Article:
Mother Teresa, CEO | Ruma Bose

Summary of: Mother Teresa, CEO: Unexpected Principles for Practical Leadership
By: Ruma Bose


Discover how Mother Teresa, an Albanian nun, transformed her organization – the Missionaries of Charity, into a global entity operating in 134 countries, serving the poorest of the poor. Although she received no formal business education, she was a master in integrating her strong personal vision with eight principles, which made her an exceptional leader. The book ‘Mother Teresa, CEO: Unexpected Principles for Practical Leadership’ unveils these principles and how they led to the creation of a robust organization. This summary will provide an overview of these principles, which are applicable not just for humanitarian work but for leadership across all domains – from business and politics to community-building initiatives.

Lessons from Mother Teresa

Mother Teresa’s story teaches 8 powerful leadership principles that made her a global icon with a lasting legacy. She dedicated her life to serving the destitute, starting the Society of Missionaries of Charity. Under her leadership, the organization expanded to over 134 countries, with more than a million volunteers, and billions of dollars in funding, without her ever receiving any business training. Her work showcases a drive, determination, faith, and singular management style that highlight the importance of compassion, vision, and perseverance as essential leadership qualities.

Mother Teresa’s Leadership Insights

Mother Teresa, the founder of the Missionaries of Charity, established a religious order dedicated to serving the impoverished. Her leadership principles primarily stemmed from her strong personal vision. Before bringing her vision to her organization, she gained valuable insights about herself, her priorities, core values, and personal goals by introspecting. Effective leadership means modeling your vision, demonstrating your passion and conviction in your daily activities while staying aligned with your vision, even when no one is watching. By following these leadership principles, Teresa established over 594 well-financed missions in more than 100 countries, serving the poorest of the poor.

Mother Teresa’s Ethical Dilemmas

Mother Teresa faced ethical dilemmas when accepting donations from questionable sources. Despite heavy criticism, she remained determined to raise money for her mission to help the poor. Her leadership principles emphasized the importance of having a solid ethical foundation, knowing your goals and understanding your personal principles. As a leader, you will inevitably face moral dilemmas, and it is crucial to approach them with care and make decisions that serve your goals while remaining ethical. Ultimately, Mother Teresa’s ability to grow her organization to a global scale with billions in capital is one of the greatest business accomplishments in human history.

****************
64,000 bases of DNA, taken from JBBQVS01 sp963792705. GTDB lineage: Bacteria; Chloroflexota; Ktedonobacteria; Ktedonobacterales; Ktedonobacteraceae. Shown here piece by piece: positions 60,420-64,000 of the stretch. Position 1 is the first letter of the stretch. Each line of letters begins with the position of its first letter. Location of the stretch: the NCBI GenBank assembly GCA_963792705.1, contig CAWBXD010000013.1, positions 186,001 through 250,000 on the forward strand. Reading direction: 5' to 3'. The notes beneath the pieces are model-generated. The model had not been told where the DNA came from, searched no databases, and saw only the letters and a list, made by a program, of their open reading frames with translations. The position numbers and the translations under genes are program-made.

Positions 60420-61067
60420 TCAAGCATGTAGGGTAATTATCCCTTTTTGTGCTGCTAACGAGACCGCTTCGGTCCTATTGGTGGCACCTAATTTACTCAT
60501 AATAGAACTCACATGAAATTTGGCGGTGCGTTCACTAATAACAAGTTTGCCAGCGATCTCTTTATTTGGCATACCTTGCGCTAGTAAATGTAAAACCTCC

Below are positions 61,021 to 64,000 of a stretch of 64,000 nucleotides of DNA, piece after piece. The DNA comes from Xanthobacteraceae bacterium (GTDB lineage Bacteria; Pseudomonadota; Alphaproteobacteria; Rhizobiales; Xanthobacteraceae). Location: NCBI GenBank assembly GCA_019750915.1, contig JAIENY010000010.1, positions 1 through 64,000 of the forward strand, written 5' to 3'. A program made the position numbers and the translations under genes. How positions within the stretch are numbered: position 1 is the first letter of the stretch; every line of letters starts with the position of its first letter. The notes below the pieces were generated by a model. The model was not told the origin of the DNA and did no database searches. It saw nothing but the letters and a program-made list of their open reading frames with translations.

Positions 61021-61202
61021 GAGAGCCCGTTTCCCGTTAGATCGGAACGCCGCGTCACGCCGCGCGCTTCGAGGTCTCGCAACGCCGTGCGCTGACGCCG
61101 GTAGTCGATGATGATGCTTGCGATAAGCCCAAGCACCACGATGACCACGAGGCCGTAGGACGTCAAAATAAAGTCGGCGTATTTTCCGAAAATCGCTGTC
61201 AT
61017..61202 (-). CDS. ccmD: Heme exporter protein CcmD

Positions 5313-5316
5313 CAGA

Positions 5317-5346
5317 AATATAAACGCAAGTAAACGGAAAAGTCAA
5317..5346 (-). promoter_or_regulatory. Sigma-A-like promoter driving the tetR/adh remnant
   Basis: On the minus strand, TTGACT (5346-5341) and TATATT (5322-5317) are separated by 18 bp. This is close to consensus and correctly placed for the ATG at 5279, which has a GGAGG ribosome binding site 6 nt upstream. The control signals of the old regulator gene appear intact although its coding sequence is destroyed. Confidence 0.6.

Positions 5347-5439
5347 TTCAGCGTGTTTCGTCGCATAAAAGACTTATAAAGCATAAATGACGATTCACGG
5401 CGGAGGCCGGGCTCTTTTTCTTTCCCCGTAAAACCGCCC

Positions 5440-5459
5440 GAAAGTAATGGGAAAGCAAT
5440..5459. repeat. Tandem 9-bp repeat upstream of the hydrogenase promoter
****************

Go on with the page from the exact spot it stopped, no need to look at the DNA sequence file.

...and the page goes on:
Mother Teresa: A Life of Purpose

Mother Teresa’s life was defined by her unwavering commitment to a clear vision of serving the poor. She waited almost 20 years after becoming a nun before starting the Missionaries of Charity, which began with a simple act of love towards a woman dying on the street. She faced obstacles and resistance from the Catholic Church, but her persistence, focus and commitment eventually led to gaining official approval. Mother Teresa’s third principle stresses the importance of emotional, financial and operational readiness to handle the risks and rewards of decision making.

Mother Teresa’s Doubt

Mother Teresa, who was beatified in 2003, remained unwavering in her quest to help the poor, but letters to her spiritual mentor show that she dealt with “tremendous doubt, distance from God, and spiritual isolation.” Her doubts persisted even as she tirelessly worked to advance the success of the Missionaries of Charity. However, as her fourth leadership principle states, embracing doubt can benefit one’s faith by serving as a catalyst and guide to fortify one’s resolve. Acknowledging and working through doubts while accepting risks inherent in progress can prevent paralyzing fear.

Mother Teresa’s Unique Leadership

Mother Teresa was a disciplined leader who led by example and found joy in serving others. She and her team woke up early each day for prayers, Mass, breakfast, and devotional singing before beginning their workday at 8 am. Despite the challenges of managing 500-plus missions worldwide, she remained deeply committed to her work and her workers. Mother Teresa believed that discipline was essential to both life and leadership. She recycled the joy she found in even the simplest tasks to replenish her enthusiasm and energy. Regular practice instilled discipline, and she urged others to find joy in their efforts rather than judging by the final result. To Mother Teresa, success mattered less than continuing to try and taking calculated risks when making decisions. Her unique leadership style proved effective, and she led by example with kindness, discipline, and joy.

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